What Disability Claims Is an Attorney Likely to Reject?

Disability lawyers and law firms only get paid if they win your case, so they may reject cases that are unlikely to end in an award for benefits.

By , Contributing Author
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Because disability lawyers get paid only if they win, they sometimes decline to represent a person if they believe there is little chance of success of winning or if they determine that if the disability applicant is approved, there will be very little backpay or retroactive benefits from which to be paid. (Disability lawyers are paid directly from the Social Security Administration (SSA) out of any backpay or retroactive benefits the disability applicant receives.)

Disability lawyers and their assistants who screen cases for them will assess a case before they agree to represent a disability applicant, and if they notice weaknesses in a case, they might reject it.

How a Disability Lawyer Spots a Weak Case

Sometimes there are red flags that indicate to a legal professional that there is either a weakness in the claimant's case or some other issue that makes winning the case unlikely or overly burdensome. Here are some examples, broken down into categories.

Weak argument for medical eligibility. A disability attorney or staff member may feel that your case will be a difficult one to win if any of the following are present:

  • lack of supportive objective medical evidence despite appropriate diagnostic tests
  • lack of consistent medical treatment
  • refusal by medical providers to provide supportive statements
  • the claimant (applicant) is under the age of 45
  • the claimant is collecting unemployment benefits
  • the claimant mentioned that other disability attorneys wouldn't take the case, or
  • the claimant is ineligible for SSI or SSDI.

Concerns about disability applicant. An attorney or law firm may decline to take a case if they feel the client may be troublesome or is not trustworthy, which may be evident if any of the following factors are present:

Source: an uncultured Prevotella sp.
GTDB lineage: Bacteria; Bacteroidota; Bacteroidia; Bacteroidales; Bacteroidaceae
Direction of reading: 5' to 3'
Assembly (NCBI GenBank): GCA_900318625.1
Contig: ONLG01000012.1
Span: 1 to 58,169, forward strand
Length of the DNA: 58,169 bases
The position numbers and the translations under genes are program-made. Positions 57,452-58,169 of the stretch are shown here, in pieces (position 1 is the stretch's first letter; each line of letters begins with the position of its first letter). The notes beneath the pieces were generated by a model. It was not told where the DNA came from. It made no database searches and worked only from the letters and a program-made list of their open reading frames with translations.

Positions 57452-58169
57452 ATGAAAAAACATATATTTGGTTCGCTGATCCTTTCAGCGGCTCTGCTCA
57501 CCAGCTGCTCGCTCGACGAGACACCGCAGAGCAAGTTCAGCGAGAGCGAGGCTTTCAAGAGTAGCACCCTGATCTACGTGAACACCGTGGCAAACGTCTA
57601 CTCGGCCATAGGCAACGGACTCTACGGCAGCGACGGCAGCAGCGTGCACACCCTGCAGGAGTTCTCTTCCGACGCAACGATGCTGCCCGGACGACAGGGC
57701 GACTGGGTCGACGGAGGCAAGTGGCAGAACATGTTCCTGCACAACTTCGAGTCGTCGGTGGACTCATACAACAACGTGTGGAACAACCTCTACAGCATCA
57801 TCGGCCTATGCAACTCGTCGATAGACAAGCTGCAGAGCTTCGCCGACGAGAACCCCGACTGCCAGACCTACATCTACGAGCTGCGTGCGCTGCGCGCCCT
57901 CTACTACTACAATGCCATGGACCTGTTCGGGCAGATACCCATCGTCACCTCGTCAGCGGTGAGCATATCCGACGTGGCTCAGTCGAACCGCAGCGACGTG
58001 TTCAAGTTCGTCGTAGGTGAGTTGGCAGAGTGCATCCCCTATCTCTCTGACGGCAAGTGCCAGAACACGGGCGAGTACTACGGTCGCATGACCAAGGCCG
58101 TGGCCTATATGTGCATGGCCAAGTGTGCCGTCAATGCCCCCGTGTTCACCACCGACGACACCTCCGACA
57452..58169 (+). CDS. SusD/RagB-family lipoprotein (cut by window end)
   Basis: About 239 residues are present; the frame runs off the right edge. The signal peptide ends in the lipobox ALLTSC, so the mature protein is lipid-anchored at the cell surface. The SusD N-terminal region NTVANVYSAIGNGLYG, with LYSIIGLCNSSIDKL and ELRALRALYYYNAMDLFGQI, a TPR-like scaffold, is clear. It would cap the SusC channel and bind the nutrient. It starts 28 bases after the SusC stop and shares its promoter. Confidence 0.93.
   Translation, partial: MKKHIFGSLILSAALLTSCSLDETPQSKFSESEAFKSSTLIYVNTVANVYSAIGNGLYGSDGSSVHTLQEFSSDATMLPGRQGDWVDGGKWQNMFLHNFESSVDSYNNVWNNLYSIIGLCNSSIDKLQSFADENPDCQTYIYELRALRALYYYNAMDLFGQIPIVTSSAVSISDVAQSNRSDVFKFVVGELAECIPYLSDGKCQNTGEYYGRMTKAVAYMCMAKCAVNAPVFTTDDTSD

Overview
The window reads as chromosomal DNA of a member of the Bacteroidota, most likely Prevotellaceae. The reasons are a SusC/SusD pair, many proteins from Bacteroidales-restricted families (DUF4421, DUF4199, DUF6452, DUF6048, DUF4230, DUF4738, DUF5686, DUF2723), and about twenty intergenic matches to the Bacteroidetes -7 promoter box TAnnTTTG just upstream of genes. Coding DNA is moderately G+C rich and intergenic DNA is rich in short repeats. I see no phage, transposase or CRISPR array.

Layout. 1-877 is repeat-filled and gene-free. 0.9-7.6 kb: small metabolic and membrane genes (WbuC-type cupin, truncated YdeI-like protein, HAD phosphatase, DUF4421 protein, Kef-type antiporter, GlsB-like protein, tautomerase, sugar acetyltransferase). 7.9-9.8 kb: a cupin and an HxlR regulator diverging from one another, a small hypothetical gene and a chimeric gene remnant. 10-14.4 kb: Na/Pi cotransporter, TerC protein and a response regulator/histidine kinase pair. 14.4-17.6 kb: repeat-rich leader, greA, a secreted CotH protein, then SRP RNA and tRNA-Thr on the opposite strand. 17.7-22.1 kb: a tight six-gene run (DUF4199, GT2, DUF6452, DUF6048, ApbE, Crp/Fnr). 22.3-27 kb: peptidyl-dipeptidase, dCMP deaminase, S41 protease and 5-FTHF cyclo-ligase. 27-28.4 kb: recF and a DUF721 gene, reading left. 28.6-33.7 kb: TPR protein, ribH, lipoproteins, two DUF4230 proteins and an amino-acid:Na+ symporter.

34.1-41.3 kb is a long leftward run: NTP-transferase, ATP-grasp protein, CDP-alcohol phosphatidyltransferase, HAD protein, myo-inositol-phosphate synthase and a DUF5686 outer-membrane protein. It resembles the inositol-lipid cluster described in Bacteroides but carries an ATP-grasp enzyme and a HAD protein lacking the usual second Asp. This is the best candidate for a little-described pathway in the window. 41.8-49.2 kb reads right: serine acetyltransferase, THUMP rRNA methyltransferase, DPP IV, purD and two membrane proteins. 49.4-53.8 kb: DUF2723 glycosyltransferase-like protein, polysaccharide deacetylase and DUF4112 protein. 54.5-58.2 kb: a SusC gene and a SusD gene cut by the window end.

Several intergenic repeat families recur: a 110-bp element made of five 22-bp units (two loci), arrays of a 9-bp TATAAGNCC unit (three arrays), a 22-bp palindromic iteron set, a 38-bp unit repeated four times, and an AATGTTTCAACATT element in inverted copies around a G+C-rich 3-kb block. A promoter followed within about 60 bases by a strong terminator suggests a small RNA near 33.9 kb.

• inconsistent statements from the claimant, or dishonesty
    • evidence that claimant is a malingerer (faking an illness or pretending the impairment is worse than it is)
    • failure to follow treatment prescribed by doctor
    • claimant has done "doctor shopping" (usually done to obtain pain medication)
    • evidence of untreated alcohol or substance abuse (unless claimant agrees to immediate treatment)
    • claimant was "fired" by another disability attorney
    • claimant expresses unrealistic expectations, or
    • combative or disrespectful behavior of claimant towards the attorney or staff.
    Logistical or financial reasons. Here are some other reasons that would make it difficult for an attorney to do a good job on your case or collect a good fee:
    • a claimant "fired" his or her original disability attorney
    • lack of sufficient time to prepare for a hearing (generally when the claimant calls last minute), or
    • potential for low-paying or non-paying SSI case (because the disability back payments would be low).

    Some, but not all, of these potential issues can be overcome if you discuss them openly with a legal professional. Some of the more common red flags are discussed in more detail below.

    Lack of Medical Evidence

    If there are legitimate reasons that a claimant has not had consistent medical treatment, an attorney or law firm could still decide to take the case. This usually happens when a claimant has not had access to health insurance or is ineligible for medical assistance. If the claimant has older supportive medical records that indicate a disability, an attorney or firm may decide to take the case and help the claimant get further testing either by requesting a consultative examination by the SSA or by helping the claimant find affordable community healthcare.

    If you haven't seen a doctor recently, be sure to explain to potential legal representatives the reason for any gaps in your medical records and express a willingness to do what is necessary to get the treatment you need. For more information, see our article on developing medical evidence when you haven't seen a doctor.

    Claimant's Dishonesty

    If an attorney or law firm feels the claimant has at any time been dishonest either with the attorney, a staff member, or a medical provider, it is highly unlikely that the firm will represent the client. This is especially true if any medical records suggest the claimant is exaggerating symptoms. For this reason, it is imperative that you are you are straightforward and honest with all medical providers and that you are forthright with a potential legal representative about embarrassing or unsupportive facts in your case.

    Claimant Is Under the Age of 45

    It's more difficult for a claimant to win approval if he or she is under the age of 45, unless it can be proven that the claimant has a serious illness such as advanced cancer or ALS, for example, or the claimant cannot do even sedentary work. If you are a younger claimant, make sure you have as much supportive medical evidence as possible when you first speak to a legal professional. This enables the legal professional to better review your case and hopefully alleviate any concerns regarding your age. (For more information, see our article on how your age impacts your disability case).